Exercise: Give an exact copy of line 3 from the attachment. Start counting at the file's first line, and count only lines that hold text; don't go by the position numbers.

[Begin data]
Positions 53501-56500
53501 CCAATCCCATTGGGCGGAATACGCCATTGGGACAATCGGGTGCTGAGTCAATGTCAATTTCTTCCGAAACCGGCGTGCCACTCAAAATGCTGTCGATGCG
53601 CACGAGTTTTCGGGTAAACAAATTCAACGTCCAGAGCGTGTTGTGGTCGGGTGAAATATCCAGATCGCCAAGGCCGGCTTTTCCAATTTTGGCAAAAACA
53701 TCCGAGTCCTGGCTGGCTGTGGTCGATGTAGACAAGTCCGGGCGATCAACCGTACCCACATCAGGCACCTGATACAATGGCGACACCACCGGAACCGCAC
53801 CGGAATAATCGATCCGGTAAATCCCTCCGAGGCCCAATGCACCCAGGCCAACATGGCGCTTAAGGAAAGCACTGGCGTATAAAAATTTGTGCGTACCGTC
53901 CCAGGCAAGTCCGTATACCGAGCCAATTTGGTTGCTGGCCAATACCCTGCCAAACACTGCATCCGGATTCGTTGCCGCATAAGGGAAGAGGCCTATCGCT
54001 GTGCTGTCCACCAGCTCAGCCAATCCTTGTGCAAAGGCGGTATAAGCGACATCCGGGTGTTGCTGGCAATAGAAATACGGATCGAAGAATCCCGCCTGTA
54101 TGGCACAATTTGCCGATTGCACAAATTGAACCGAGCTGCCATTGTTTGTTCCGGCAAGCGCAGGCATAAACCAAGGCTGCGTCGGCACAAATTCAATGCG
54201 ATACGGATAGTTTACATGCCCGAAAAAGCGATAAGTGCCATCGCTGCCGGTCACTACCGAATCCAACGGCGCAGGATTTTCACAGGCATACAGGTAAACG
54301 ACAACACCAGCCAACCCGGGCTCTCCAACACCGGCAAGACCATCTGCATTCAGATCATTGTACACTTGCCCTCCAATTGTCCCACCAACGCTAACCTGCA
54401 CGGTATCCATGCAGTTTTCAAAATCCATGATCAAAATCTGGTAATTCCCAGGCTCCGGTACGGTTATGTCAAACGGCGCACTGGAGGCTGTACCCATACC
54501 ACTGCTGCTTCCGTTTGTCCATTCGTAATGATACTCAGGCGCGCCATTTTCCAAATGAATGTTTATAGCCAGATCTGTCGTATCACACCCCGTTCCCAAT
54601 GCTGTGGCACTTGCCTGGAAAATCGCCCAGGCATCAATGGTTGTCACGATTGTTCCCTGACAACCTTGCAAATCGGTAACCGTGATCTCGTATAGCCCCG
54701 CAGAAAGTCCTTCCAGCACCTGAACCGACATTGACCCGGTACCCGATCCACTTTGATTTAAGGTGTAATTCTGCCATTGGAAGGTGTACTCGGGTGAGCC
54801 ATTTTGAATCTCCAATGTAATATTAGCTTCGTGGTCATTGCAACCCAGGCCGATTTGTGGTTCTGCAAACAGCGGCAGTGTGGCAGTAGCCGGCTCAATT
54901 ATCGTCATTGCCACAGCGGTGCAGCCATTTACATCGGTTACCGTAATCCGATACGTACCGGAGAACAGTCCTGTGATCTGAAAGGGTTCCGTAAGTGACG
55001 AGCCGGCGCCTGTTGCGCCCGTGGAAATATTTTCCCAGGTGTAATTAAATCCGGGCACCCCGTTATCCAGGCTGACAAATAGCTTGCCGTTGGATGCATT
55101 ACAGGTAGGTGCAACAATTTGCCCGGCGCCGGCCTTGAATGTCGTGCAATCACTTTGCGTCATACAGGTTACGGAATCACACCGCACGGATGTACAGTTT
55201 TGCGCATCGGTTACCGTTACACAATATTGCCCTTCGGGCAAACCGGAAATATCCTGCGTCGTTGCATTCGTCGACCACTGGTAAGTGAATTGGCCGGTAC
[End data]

53601 CACGAGTTTTCGGGTAAACAAATTCAACGTCCAGAGCGTGTTGTGGTCGGGTGAAATATCCAGATCGCCAAGGCCGGCTTTTCCAATTTTGGCAAAAACA